8

8. F. Pfeiffer, M. Bech, O. Bunk, P. Kraft, E. F. Eikenberry, Ch. Brönnimann, C. Grünzweig, and C. David, “Hard-X-ray dark-field imaging using a grating interferometer,” Nat. Mater. 7(2), 134–137 (2008). [CrossRef] [PubMed]

], and propagation-based methods [9

9. S. W. Wilkins, T. E. Gureyev, D. Gao, A. Pogany, and A. Stevenson, “Phase-contrast imaging using polychromatic hard X-rays,” Nature 384(6607), 335–338 (1996). [CrossRef]

12

12. Z. Zaprazny, D. Korytar, V. Ac, P. Konopka, and J. Bielecki, “Phase contrast imaging of lightweight objects using microfocus X-ray source and high resolution CCD camera,” JINST 7(03), C03005 (2012). [CrossRef]

]. Irrespective of the experimental setup, analysis of XPI systems and development of reconstruction algorithms require an accurate forward model that explains the image formation process. In XPI, the image is formed largely by three processes: (i) x-ray/object interaction, (ii) propagation of the beam in the free space, and (iii) interaction of the beam with other imaging elements such as an analyzer crystal or grating. In propagation-based XPI, which is of main interest in this paper, the third process plays no role and will not be considered. For x-ray/object interaction, a 2-D transmittance function typically represents the effect of an object on the incident x-ray beam profile. In this approach, the magnitude and argument of the complex transmittance function are obtained from integrating the attenuation coefficient and optical path length of volume elements (i.e., voxels), respectively, along the optical axis [18

18. A. Pogany, D. Gao, and S. W. Wilkins, “Contrast and resolution in imaging with a microfocus x-ray source,” Rev. Sci. Instrum. 68(7), 2774 (1997). [CrossRef]

, 19

19. X. Wu and H. Liu, “A general theoretical formalism for X-ray phase contrast imaging,” J. XRay Sci. Technol. 11(1), 33–42 (2003). [PubMed]

]. The so-called projection approach is reasonable when the object is thin and the angular deviation of the rays can be ignored. In thick or large objects, ray tracing may be more appropriate [20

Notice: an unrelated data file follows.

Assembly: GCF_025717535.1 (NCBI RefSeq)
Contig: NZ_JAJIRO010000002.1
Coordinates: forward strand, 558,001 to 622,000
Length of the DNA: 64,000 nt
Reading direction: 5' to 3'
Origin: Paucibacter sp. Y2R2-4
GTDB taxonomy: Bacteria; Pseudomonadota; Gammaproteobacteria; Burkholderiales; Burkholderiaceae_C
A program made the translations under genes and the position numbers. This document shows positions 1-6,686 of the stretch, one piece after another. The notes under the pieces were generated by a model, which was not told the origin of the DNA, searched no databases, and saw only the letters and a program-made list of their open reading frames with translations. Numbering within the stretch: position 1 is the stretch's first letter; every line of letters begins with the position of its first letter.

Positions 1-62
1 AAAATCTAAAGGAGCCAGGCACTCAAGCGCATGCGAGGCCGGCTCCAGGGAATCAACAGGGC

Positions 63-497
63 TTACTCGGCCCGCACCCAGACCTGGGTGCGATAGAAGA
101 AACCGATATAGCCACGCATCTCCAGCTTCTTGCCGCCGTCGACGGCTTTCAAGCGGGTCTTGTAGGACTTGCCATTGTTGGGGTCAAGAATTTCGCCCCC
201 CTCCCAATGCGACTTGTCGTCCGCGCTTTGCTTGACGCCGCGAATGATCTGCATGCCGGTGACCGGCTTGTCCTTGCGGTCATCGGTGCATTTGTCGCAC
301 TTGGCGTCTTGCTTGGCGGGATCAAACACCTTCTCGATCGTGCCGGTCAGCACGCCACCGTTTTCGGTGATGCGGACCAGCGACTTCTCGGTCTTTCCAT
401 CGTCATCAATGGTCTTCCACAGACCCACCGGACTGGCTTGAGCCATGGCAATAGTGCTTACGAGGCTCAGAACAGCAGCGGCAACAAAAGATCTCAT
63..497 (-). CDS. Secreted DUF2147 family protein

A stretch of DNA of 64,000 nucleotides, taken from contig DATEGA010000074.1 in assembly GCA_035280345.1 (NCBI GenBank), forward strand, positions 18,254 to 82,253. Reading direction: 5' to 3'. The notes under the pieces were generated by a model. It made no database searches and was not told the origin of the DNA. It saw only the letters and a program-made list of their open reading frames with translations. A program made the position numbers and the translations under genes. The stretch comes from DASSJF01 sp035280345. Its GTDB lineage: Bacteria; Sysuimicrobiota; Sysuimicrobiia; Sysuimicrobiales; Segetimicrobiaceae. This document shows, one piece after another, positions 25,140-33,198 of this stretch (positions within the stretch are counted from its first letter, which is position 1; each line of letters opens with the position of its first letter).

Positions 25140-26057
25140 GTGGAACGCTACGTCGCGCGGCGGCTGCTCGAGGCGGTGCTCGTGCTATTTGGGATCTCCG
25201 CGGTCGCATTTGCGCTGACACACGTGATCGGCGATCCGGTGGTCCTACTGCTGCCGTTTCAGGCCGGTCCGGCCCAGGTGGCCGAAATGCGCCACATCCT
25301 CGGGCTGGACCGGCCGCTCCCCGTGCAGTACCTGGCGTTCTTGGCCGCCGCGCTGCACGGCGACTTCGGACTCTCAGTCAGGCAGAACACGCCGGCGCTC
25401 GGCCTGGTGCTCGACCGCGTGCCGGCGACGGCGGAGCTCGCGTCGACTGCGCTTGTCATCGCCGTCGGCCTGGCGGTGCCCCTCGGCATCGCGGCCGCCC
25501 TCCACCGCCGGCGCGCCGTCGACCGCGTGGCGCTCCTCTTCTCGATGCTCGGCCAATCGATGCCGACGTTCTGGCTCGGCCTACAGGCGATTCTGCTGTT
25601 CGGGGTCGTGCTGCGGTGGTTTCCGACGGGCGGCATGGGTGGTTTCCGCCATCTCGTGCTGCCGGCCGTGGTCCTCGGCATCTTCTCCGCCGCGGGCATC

20. A. Peterzol, J. Berthier, P. Duvauchelle, C. Ferrero, and D. Babot, “X-ray phase contrast image simulation,” Nucl. Instrum. Methods Phys. Res., Sect. B 254, 307–318 (2007).

]; however, the computational cost of ray tracing can be excessive for a source of finite aperture size. In both the projection and ray tracing approaches, the choice of an object plane, for which the transmittance function is calculated, is arbitrary and light diffraction within the object is ignored. For free-space propagation of an x-ray beam, the Fresnel kernel approach has been widely adopted under the assumption that the overall angular deviation of the x-ray beam is small and that there is no beam divergence such as that in fan or cone-beam geometry [18

18. A. Pogany, D. Gao, and S. W. Wilkins, “Contrast and resolution in imaging with a microfocus x-ray source,” Rev. Sci. Instrum. 68(7), 2774 (1997). [CrossRef]

]. More rigorously, the Fresnel-Kirchhoff integral has been also adopted, which includes such a beam divergence effect [19

19. X. Wu and H. Liu, “A general theoretical formalism for X-ray phase contrast imaging,” J. XRay Sci. Technol. 11(1), 33–42 (2003). [PubMed]

, 20

20. A. Peterzol, J. Berthier, P. Duvauchelle, C. Ferrero, and D. Babot, “X-ray phase contrast image simulation,” Nucl. Instrum. Methods Phys. Res., Sect. B 254, 307–318 (2007).

]. In this case, however, the effect of a finite source size is modeled as a convolution operator and the projection approximation usually needs to be adopted for the x-ray/object interaction.

In this study, we combine the x-ray-object interaction and free-space propagation into an integrated wave optics framework. For this, we spatially and angularly decompose x-ray beams emitted from a finite source aperture into multiple plane waves. For each plane wave input, we calculate the light field at the detector plane by solving the wave equation under the first Rytov approximation [21

21. L. A. Chernov and R. A. Silverman, Wave Propagation in a Random Medium (McGraw-Hill, 1960)

, 22

22. V. I. Tatarski, Wave Propagation in a Turbulent Medium (McGraw-Hill, 1961).

]. The total light field is calculated as the coherent sum of the fields for all plane wave inputs, from which the intensity at the detector plane can be simply obtained. Our model does not rely on the paraxial approximation and is suitable for simulating x-ray phase imaging of a large object in a practical cone-beam setup. By using the Rytov approximation, we obtain results for thick specimens in more robust fashion than the models adopting the projection or first Born approximations. This should be emphasized in the x-ray imaging regime, where the refractive index is very close to one [23